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Ba River has commenced its quiet flow away from the bustling city. Both banks
are now lined with shrubs instead of high rises, shops and parks.
The picture (7/2005 -looking west) shows the bridge across Liangma River, where this river joins up with Bahe. On the photo, it is Ba River on the right and Liangma River on the left.
This photo looking west north-west (upstream) was taken in July 2005 from Bahe's northern bank and shows the point where Liangma River empties into Ba River. It is Liangma River flowing in from under the bridge in the picture.
Both rivers carry their waters east, away from the capital. Water supply is ample here and will remain so for the remainder of Ba River.
After the merge of Bahe and Liangmahe there is now sufficient water in the river to provide irrigation for the surrounding farming communities.
At this stretch the river banks begin to be lined with trees. Ba River is again taking on some of its idyllic appearance lost earlier when it flowed under the 3rd Ring Road inside the city proper. The photo looks east.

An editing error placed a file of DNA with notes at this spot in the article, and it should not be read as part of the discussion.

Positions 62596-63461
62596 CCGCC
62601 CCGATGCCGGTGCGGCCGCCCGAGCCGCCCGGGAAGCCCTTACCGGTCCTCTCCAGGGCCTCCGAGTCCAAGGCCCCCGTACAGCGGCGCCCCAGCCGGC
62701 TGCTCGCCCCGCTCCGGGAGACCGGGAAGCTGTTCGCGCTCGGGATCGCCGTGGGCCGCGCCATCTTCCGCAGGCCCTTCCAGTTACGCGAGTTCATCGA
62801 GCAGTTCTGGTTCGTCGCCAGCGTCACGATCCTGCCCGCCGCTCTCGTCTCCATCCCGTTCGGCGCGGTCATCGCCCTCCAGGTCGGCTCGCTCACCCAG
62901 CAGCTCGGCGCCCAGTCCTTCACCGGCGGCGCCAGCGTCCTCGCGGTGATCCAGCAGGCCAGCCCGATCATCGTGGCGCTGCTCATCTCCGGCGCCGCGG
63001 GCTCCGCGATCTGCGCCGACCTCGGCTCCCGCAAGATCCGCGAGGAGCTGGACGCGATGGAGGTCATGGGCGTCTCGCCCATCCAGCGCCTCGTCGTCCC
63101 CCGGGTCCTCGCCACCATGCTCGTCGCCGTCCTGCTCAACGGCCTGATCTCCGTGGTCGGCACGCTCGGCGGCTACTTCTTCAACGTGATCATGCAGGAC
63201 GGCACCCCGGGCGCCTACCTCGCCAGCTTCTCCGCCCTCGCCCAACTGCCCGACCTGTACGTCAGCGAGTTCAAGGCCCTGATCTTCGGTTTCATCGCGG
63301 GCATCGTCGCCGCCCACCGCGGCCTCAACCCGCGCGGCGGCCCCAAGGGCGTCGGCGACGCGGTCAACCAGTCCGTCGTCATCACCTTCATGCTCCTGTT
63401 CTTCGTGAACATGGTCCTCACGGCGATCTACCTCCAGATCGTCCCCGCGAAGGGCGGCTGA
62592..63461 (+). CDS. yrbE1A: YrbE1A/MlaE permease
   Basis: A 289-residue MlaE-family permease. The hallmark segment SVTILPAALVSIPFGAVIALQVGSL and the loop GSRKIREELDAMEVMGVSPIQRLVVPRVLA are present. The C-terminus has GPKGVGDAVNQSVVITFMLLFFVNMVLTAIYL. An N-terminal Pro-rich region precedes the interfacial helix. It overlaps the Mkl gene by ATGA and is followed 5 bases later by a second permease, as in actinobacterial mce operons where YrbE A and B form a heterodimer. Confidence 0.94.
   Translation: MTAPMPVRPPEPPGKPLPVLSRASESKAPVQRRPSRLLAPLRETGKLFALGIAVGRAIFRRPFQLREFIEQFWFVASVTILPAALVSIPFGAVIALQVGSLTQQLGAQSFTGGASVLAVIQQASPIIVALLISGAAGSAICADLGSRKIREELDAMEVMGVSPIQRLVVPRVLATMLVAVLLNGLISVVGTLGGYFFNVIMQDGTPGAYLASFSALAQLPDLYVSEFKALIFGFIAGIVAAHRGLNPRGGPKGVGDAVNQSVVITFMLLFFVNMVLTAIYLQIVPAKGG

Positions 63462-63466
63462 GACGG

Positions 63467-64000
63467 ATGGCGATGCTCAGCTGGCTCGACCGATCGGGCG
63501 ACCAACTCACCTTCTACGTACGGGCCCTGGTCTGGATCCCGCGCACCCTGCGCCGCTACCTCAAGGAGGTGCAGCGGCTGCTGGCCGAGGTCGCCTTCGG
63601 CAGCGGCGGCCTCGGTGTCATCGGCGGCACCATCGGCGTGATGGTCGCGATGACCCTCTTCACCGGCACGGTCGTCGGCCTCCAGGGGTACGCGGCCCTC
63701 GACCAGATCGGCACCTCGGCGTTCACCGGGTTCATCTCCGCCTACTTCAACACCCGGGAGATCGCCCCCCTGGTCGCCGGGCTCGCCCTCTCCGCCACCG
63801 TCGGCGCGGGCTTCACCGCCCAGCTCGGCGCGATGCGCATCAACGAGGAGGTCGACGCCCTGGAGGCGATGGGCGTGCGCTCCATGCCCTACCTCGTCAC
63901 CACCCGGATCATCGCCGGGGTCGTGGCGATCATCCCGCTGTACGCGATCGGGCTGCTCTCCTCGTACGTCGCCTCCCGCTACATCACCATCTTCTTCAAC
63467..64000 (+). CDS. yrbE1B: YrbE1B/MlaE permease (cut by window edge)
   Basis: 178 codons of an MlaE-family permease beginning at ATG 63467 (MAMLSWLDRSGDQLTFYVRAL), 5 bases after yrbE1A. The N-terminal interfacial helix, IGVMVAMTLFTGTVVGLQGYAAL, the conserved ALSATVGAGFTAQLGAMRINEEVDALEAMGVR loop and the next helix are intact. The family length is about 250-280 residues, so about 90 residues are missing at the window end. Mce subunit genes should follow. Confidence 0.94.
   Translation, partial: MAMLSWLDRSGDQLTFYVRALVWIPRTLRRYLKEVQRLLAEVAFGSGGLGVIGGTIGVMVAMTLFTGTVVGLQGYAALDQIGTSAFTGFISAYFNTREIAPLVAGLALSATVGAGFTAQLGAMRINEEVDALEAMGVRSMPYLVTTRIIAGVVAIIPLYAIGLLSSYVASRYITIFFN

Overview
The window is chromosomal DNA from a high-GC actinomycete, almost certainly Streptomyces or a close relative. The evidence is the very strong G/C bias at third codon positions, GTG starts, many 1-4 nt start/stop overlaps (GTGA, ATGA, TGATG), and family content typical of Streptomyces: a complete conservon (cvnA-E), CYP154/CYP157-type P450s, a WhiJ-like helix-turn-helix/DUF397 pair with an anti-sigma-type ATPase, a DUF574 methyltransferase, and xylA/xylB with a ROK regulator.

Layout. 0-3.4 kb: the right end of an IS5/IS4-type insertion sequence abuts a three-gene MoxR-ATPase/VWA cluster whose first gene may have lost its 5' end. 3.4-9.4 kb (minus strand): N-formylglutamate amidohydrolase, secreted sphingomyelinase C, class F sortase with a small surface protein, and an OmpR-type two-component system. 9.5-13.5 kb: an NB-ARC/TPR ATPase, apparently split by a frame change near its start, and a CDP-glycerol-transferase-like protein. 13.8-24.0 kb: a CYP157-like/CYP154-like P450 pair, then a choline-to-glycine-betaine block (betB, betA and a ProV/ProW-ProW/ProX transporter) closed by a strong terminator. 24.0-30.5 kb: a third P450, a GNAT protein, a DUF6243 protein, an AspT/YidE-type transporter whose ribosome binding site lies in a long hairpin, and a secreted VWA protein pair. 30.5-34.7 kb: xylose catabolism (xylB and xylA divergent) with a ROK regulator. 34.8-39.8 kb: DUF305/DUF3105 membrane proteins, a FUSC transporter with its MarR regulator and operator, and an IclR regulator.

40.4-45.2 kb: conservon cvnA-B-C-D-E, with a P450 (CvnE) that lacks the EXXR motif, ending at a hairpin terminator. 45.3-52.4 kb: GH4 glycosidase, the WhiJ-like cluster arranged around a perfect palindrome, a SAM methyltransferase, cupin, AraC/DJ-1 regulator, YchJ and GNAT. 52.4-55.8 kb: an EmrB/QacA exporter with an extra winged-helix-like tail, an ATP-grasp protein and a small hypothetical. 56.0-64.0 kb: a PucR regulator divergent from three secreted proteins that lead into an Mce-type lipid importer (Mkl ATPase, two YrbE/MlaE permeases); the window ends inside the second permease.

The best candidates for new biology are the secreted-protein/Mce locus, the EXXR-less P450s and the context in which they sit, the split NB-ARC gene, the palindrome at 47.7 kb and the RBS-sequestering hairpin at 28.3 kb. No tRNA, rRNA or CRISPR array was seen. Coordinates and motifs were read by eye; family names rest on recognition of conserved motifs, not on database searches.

As per the old rites, a dwelling should be protected by water to its south and a mountain to its north. It is therefore no wonder why most of the old villages touching Ba River are located just north of the river.
This location is no different. The photo is looking west and was taken amidst a warm July summer shower. The village is visible through the mist on the right (north).
After merging with yet another local river, Bahe gently flows under its last major traffic artery. The photo looks northwest and was taken on a relatively clear and hot August day in 2005.
Behind the relatively new bridge one can still make out the curvature of the smaller bridge that it replaced. Barely visible on the right hand side of the picture (north) lies a village. It is good feng shui for the residence to be protected by water to its south and by a mountain on its north.
With a varying water level, the river continues on its winding route eastward to its final destination, the Wenyu River.
The banks are still in this section reinforced by some ugly concrete slabs, evidence of man's vain attempt to tame nature. Oftentimes, the upper bank carries a local, unpaved road puckered with potholes -right on the photo, which faces east.